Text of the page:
The UN Security Council has agreed to extend a vital system for cross-border aid to war-ravaged Syria by six months, the length of time wanted by Russia, diplomats told AFP Monday.
Western nations had demanded a year-long extension, but a vote by the 15 members on half that is expected either later in the day or Tuesday.
"Russia forced the hand of everyone. Either close the mechanism or only six months. We cannot let people die," one ambassador told AFP on condition of anonymity.
The aid delivery mechanism across Turkey's border into rebel-held Syria at the Bab al-Hawa crossing is the only way United Nations assistance can reach civilians without navigating areas controlled by Syrian government forces.
The system, in place since 2014, had expired on Sunday.
The agreement breaks an impasse that had threatened to derail the life-saving supplies for the more than 2.4 million people in the northwestern Idlib region of Syria, under the control of jihadists and rebels.
Syrian ally Russia on Friday vetoed a Security Council resolution that would have prolonged the mechanism by one year, and Western powers then voted down Moscow's competing resolution that proposed extending approval by just six months.
The previous draft by Ireland and Norway suggested the possibility of a halt to the mechanism in January next year if the Security Council so decided.
The new Irish-Norwegian text provides for a renewal in January 2023 for another six months, subject to the adoption of a new resolution.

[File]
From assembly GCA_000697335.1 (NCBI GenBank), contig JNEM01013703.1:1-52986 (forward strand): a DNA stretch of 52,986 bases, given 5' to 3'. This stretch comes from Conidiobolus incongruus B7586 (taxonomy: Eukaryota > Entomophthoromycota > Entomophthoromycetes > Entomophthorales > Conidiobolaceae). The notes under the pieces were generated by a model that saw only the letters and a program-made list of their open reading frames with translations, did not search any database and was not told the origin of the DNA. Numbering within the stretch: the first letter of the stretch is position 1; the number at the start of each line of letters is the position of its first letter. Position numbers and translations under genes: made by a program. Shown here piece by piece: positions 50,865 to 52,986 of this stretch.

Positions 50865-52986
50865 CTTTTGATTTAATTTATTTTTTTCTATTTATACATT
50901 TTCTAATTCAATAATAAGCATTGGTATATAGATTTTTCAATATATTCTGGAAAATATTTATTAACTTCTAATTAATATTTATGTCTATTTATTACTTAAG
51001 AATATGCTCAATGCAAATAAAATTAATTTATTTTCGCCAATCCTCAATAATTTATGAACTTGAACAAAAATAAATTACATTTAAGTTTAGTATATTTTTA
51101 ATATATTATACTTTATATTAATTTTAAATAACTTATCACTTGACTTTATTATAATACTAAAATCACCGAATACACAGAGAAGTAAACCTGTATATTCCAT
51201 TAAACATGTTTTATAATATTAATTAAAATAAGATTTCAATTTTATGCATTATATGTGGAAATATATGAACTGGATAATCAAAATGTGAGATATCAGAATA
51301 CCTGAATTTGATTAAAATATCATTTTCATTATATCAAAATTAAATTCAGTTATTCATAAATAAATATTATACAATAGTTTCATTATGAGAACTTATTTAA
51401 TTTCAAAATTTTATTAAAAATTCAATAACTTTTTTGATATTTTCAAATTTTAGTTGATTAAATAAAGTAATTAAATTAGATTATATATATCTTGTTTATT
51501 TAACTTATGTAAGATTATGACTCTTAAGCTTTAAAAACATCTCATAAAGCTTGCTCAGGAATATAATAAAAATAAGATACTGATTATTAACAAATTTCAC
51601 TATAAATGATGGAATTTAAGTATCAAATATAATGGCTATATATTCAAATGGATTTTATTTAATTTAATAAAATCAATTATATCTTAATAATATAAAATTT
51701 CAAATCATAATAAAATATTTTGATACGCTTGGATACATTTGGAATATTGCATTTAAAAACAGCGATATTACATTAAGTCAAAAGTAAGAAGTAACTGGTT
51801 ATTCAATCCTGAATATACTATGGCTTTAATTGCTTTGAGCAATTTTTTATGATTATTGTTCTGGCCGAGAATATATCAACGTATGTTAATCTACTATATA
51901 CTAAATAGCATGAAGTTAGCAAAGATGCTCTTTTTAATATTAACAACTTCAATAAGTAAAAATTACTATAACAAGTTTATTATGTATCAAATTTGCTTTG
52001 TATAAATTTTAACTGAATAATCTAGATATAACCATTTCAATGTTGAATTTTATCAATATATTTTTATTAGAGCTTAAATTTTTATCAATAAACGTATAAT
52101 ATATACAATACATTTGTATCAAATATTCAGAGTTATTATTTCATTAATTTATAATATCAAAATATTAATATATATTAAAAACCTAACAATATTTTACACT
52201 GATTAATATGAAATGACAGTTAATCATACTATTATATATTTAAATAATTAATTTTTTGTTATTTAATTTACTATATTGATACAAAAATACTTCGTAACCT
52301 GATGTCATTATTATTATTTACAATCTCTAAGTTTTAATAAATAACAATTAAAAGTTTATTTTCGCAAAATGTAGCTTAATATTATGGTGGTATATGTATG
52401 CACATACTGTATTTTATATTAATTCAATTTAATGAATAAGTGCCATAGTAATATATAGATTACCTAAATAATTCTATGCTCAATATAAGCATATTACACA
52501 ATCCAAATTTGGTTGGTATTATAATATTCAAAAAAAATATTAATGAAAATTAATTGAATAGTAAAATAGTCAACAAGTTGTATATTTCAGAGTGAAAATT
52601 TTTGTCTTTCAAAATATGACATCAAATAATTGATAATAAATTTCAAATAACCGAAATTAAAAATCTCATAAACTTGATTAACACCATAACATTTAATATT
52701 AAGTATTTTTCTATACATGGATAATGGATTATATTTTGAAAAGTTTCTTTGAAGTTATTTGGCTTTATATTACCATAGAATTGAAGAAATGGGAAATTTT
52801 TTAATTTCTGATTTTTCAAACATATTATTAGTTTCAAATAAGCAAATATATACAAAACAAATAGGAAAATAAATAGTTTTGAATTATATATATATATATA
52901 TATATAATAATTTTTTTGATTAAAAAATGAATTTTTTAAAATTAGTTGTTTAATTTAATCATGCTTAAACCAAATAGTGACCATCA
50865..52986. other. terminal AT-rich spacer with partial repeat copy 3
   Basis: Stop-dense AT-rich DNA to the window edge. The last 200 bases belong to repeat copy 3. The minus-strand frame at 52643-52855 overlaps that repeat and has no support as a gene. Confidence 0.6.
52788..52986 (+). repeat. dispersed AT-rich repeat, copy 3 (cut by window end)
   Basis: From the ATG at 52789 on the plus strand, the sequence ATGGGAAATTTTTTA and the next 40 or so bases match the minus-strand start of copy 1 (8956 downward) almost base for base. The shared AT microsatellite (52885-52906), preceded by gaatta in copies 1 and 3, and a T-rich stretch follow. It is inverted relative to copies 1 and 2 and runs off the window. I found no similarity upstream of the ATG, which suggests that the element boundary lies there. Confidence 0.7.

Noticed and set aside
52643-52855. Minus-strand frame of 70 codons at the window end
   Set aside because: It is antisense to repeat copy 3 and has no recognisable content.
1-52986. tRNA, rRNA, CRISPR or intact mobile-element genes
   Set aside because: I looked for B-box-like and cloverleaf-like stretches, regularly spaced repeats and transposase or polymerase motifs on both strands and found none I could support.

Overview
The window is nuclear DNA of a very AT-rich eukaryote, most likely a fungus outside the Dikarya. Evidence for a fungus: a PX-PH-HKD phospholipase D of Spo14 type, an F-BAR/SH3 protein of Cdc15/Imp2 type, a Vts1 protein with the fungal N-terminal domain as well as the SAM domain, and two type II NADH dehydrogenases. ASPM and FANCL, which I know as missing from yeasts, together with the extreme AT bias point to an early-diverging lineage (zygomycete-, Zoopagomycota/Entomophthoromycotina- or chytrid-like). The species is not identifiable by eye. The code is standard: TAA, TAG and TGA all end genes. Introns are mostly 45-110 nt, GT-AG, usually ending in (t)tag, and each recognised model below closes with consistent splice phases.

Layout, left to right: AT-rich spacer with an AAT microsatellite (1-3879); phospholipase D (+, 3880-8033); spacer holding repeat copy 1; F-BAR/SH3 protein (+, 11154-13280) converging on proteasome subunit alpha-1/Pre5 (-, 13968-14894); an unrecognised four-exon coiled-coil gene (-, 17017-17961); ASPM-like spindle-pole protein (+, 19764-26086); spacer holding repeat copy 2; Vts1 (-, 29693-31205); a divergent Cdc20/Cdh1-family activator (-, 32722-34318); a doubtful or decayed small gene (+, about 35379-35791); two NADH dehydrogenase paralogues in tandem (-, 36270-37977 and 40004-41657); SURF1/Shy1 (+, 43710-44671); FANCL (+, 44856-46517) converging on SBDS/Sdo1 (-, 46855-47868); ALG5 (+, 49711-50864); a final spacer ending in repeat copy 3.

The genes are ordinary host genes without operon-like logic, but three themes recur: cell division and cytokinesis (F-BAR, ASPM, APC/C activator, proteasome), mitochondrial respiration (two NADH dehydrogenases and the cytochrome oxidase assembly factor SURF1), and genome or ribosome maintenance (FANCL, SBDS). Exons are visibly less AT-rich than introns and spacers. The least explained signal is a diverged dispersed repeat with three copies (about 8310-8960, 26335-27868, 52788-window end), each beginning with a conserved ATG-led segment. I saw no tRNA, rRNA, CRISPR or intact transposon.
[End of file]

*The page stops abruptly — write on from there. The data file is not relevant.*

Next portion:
It also requires a briefing every two months on the implementation of the system and calls for a special report on humanitarian needs in the region to the UN secretary-general by 10 December.
Russia's deputy ambassador to the UN Dmitry Polyanski said Moscow would adopt the resolution with "a minimal modification."
An ambassador of an influential Security Council member said his country would adopt the resolution.
For resolutions to be adopted, at least nine of the 15 members must support it, with none of the permanent members wielding their veto.
Moscow has curtailed a number of Western-backed measures in recent years, using its veto 17 times in relation to Syria since the war's outbreak in 2011.
More than 4,600 aid trucks, carrying mostly food, have crossed Bab al-Hawa this year, helping some 2.4 million people, according to the UN's Office for the Coordination of Humanitarian Affairs.
The mechanism has been extended for only six months in the past, although this short period makes it difficult to plan delivery, aid workers say.
Dozens of NGOs and several senior UN officials had lobbied Security Council members for the year-long cross-border aid clearance.
UN expert Richard Gowan said the war in Ukraine has "complicated negotiations on Syria this year."